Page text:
The 2014 Season will feature the following featured performers. Please select an artist for biographic information and concert repertoire.
Jacob Ertl, a native of Appleton, Wisconsin, has performed across the United States, and abroad in Europe, Israel, Canada, and Mexico. A winner of numerous national and international competitions, Ertl has debuted at Carnegie Hall’s Weill Recital Hall and Merkin Concert Hall in NYC, on Chicago Radio’s “Live from WFMT” series, Wisconsin Public Radio’s “Live from the Elvehjem” series, and performed with the Milwaukee Chamber Orchestra and Fox Valley Symphony. He is regularly invited to give guest recitals and master classes at universities/colleges and arts high schools. Ertl also frequently performs solo and chamber music at festivals including the Gijon International Piano Festival, Tel-Hai Piano Master Classes, Nice International Music Academy, Banff Piano Master Classes, Bowdoin International Music Festival, Pianofest in the Hamptons, Lake George Music Festival, The Quartet Program, TCU/Van Cliburn Institute, and the Heifetz Institute.
A strong advocate of music outreach, Ertl has been the Artist-in-Residence Fellow for PianoArts for seven years, where he has performed hundreds of interactive outreach concerts and collaborated with over twenty public schools, colleges and universities. Last summer, he also presented education concerts for the Dakota Sky International Piano Festival.
An avid supporter of music of our time, Ertl regularly programs new music and is currently a member of the Eastman Broadband contemporary music ensemble, with whom he has recently toured to Mexico (Chihuahua International Music Festival) and New York (Americas Society, Symphony Space). He has also given lecture recitals on Frederic Rzewski’s “De Profundis” for speaking pianist.
Ertl completed the Doctor of Musical Arts degree at the Eastman School of Music, where he studied with and served as teaching assistant for Nelita True. He also earned his Master’s degree from Eastman and his Bachelor’s degree from the Oberlin Conservatory of Music, studying with Robert Shannon. He has also studied regularly with Arie Vardi, Vladimir Krainev, Pascal Roge, Julian Martin, Robert McDonald, Emanuel Krasovsky, and Michael Kim, among others. Ertl is currently Assistant Professor of Piano at Indiana University of Pennsylvania.
Gregory DeTurck is a graduate of the Juilliard School and the Eastman School of Music, where he studied with Julian Martin and Thomas Schumacher, respectively. As the winner of the 2010 William Petschek Award, he gave his formal debut recital at Alice Tully Hall. Recent solo recitals include appearances at Carnegie Hall during Liszt Discovery Day, on Espace 2 Radio Suisse, and at the Deutsch-Amerikanische Institute as part of the Heidelberger Klavierwoche. He has served as adjunct faculty at the Gijon International Piano Festival, and the American Academy in Beijing. Additionally, Gregory recently appeared in chamber music recitals at Weill Recital Hall, the Tanglewood Festival, West Cork Chamber Music Festival, the Phillips Collection Series, the Swiss Embassy in Washington DC, and on WFMT Chicago on the Dame Myra Hess Series. He has won several prizes on the international piano competition circuit, including the Raeburn Prize for Artist of Special Promise at the 2006 Honens Competition in Calgary. Gregory has appeared as a soloist with the Los Angeles Philharmonic, the Minnesota Orchestra, the Philadelphia Orchestra, and the Rochester Philharmonic Orchestra; other appearances include Gershwin’s Rhapsody in Blue at the Forbidden City Concert Hall with the International Festival Orchestra Beijing, and Thomas Ades’s Concerto Conciso with Ensemble ACJW in Zankel Hall with the composer as conductor. Gregory is also an alumnus of the Academy, a program of Carnegie Hall, the Juilliard School, and the Weill Music Institute; he remains active with the alumni association, and has recently performed and taught under the guise of the Academy in Toyko, Asturias, Mumbai, Abu Dhabi, and Merida. Gregory currently lives in Philadelphia, where he serves as faculty member in the Music Department at the University of Pennsylvania’s School of Arts and Sciences.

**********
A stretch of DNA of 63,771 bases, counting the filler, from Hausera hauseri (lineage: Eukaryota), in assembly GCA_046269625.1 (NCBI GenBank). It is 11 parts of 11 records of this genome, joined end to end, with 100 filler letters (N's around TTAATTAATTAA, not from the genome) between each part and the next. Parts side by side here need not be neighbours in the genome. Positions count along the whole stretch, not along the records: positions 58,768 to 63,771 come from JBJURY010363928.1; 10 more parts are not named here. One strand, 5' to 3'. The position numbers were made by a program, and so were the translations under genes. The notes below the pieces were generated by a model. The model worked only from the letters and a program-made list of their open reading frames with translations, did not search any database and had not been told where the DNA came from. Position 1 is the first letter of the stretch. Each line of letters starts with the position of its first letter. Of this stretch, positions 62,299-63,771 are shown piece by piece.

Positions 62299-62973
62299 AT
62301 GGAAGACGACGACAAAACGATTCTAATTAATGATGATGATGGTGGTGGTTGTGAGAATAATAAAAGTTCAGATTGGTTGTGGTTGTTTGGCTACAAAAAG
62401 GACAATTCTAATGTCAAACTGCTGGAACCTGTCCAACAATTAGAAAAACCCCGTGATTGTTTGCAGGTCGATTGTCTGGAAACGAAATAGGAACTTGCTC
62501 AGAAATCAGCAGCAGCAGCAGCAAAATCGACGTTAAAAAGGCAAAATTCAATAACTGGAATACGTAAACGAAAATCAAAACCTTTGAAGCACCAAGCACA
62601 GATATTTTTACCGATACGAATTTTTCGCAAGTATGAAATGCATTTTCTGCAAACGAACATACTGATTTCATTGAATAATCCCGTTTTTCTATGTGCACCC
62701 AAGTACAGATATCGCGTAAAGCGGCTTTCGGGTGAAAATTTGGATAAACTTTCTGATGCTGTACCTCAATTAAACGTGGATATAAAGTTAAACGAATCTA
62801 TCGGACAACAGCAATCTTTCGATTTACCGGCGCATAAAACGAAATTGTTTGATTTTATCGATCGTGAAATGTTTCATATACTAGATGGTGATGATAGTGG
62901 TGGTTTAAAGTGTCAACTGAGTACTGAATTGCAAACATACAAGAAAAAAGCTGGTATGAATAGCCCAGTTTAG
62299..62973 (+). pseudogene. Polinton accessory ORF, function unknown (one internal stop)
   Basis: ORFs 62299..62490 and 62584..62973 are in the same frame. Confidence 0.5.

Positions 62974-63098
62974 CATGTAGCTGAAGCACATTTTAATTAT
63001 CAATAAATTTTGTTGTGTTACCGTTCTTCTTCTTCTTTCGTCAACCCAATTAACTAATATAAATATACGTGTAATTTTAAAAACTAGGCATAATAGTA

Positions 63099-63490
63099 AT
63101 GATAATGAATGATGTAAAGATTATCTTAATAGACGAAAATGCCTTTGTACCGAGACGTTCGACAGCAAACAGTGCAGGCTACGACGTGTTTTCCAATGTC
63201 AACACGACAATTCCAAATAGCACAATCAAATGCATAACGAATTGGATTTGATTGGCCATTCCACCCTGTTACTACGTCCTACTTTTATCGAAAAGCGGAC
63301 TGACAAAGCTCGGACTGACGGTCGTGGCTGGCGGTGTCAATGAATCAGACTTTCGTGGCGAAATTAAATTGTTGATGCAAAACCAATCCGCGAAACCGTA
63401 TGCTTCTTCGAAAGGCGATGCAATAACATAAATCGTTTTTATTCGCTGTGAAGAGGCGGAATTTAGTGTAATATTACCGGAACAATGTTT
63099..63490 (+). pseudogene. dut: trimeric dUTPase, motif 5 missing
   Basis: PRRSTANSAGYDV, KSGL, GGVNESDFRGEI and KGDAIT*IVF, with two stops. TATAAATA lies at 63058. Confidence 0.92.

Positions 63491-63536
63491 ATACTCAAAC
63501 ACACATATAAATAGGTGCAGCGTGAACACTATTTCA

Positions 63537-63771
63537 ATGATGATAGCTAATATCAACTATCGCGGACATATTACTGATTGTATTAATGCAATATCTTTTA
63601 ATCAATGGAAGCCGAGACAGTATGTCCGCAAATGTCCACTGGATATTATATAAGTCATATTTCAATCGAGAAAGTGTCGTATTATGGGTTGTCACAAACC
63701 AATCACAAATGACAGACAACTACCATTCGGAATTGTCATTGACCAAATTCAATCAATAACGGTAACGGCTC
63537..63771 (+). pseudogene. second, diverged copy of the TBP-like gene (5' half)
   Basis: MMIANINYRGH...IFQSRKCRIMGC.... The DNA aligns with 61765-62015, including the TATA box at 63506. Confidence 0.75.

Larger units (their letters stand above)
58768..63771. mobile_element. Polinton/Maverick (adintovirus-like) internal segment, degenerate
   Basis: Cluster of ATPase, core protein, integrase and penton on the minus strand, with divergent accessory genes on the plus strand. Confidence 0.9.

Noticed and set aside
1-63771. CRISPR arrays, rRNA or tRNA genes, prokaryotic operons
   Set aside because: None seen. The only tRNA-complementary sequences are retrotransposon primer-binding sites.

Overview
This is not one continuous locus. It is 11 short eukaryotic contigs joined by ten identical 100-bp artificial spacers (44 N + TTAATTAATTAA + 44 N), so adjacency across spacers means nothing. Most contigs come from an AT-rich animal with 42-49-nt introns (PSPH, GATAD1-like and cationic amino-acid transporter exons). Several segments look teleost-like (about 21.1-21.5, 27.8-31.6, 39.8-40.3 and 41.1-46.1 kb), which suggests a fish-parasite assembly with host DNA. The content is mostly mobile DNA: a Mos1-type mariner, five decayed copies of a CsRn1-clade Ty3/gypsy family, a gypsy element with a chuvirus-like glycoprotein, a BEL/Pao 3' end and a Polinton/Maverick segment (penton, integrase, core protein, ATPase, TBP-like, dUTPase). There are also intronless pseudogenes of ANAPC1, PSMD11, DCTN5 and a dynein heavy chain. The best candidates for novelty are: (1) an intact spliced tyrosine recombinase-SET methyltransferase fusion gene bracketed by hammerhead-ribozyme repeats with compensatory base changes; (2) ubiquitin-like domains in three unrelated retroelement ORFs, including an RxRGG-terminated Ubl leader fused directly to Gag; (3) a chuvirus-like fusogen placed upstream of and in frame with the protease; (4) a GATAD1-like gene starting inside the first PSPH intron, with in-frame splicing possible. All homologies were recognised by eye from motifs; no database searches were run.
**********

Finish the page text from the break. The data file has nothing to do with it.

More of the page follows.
Monday, June 16 – 7:30pm
Sonata in F# minor – Antonio Soler (1729-1783)
Sonata in F# Major – Antonio Soler (1729-1783)
Sonata in B-flat Major, D. 959 – Franz Schubert (1797-1828)
Piano Sonata – Aaron Copland (1900-1990)
Fantasia Baetica – Manuel de Falla (1878-1946)
Born and raised in Texas to a family of musicians from Poland, 26 year old pianist Adam Golka has won widespread critical and popular acclaim with his “brilliant technique and real emotional depth” (The Washington Post). He has garnered international prizes including the 2008 Gilmore Young Artist Award, first prize in the 2003 China Shanghai International Piano Competition and the 2009 Max I. Allen Classical Fellowship Award of the American Pianists Association.